The Indirect Way to conduct Good Business

Mr J.F.X Zahra's article appears weekly on Newsbook

For the second year running the Archbishop of Westminster, Vincent Nichols organised a conference in London on “Business Success through Serving Society.”This is the second conference in what is becoming a series of conferences and seminars under the general banner of a “Blueprint for Better Business”. I made it a point to attend the conference again this year – last year I reported on it in my blog under the title “A Blueprint for Better Business?” The speaker invitees of Archbishop Vincent included amongst others, John Kay, the leading British economist, Rev.  Justin Welby, Archbishop of Canterbury, James McPherson, Managing Director of Blackrock, Sir Richard Lambert, now responsible for the reforms of banking regulations and Frances O’Grady, General Secretary of TUC.

Archbishop Vincent set the tone of the conference by stating that the market is not a value-free zone, and that values play an important part in business decision making. A working group was set up last year to follow up on the ideas which came out from the first conference and the results of these discussions centred primarily on the purpose behind the business which has a direct influence on its performance. The main perils to society do not lie in business practice per se, but in the moral context within which business operates. The working group set out a number of themes of “purpose driven organisations” which include a responsible approach to employees and suppliers, business that deals fairly with customers and suppliers; business that behaves as a good corporate citizen in the communities in which it operates, and one that behaves with conscience as a guardian of future generations.

John Kay was highly critical of what we call the “Anglo Saxon” business model where performance and results are solely measured by the return on capital employed. We are today disappointed by where the culture of “highest returns on investment” and performance bonuses has led us into. The “rationalist” model that prevails in the UK and the USA has been the main cause of the 2008 financial crisis, where results are primarily measured inanimately and statistically. An “indirect” manner of achieving results lies in working on the business enablers– people, customers and other stakeholders, and in developing long lasting and sustainable relationships with these various economic agents. High morale in staff and customers and good relationships with stakeholders ensure positive outcomes.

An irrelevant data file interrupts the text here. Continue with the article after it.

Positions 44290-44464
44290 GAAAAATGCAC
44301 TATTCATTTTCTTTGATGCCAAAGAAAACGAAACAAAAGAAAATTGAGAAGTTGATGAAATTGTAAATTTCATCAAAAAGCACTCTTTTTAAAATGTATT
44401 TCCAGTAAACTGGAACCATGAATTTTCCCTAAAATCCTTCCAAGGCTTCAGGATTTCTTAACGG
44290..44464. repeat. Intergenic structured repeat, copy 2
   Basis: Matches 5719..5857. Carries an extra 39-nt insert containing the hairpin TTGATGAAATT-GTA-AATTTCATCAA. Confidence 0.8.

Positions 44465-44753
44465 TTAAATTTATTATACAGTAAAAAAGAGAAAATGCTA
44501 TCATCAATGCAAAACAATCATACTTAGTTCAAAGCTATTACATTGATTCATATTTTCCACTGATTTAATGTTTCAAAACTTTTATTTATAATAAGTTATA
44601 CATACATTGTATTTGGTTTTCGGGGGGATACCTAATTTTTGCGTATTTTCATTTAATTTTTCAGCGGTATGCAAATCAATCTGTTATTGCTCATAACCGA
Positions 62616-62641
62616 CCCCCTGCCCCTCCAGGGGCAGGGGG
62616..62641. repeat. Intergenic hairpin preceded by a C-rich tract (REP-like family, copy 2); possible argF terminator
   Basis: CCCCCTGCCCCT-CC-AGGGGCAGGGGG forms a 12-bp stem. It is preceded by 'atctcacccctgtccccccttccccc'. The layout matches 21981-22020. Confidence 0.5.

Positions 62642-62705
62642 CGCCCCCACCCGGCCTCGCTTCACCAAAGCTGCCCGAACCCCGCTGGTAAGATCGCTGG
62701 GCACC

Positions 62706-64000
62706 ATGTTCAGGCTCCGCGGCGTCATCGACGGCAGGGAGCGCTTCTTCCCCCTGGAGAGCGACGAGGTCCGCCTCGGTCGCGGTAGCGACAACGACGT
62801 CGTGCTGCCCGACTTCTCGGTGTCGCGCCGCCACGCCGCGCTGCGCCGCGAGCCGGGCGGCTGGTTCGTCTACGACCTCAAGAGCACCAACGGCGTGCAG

Archbishop Justin Welby spoke on the inability of business to handle the “risks of failure”, and this fear of losses (marked strongly today by the regulators’ push to increase provisions for losses by banks) is contributing to the halt in innovation and business start-ups. We are in a vicious circle that will take us nowhere new. This points towards the failure in regulation where what matters is the writing of more rules and regulations that are creating a culture where “what is legal” takes priority over “what is right”.

The other speakers provided more insight into this situation – on the need to listen to the employees, to listen to customers, to be fair in the allocation of outsourcing agreements and to contribute towards the communities where the business takes place.

It is interesting that what is being developed through the “Blueprint for Better Business” (www.blueprintforbusiness.org) initiative goes further than Corporate Social Responsibility. It delves deeper into the decision making process of directors on boards and their executives. Education and training in ethics for business becomes therefore even more relevant.

Joseph FX Zahra

Economist

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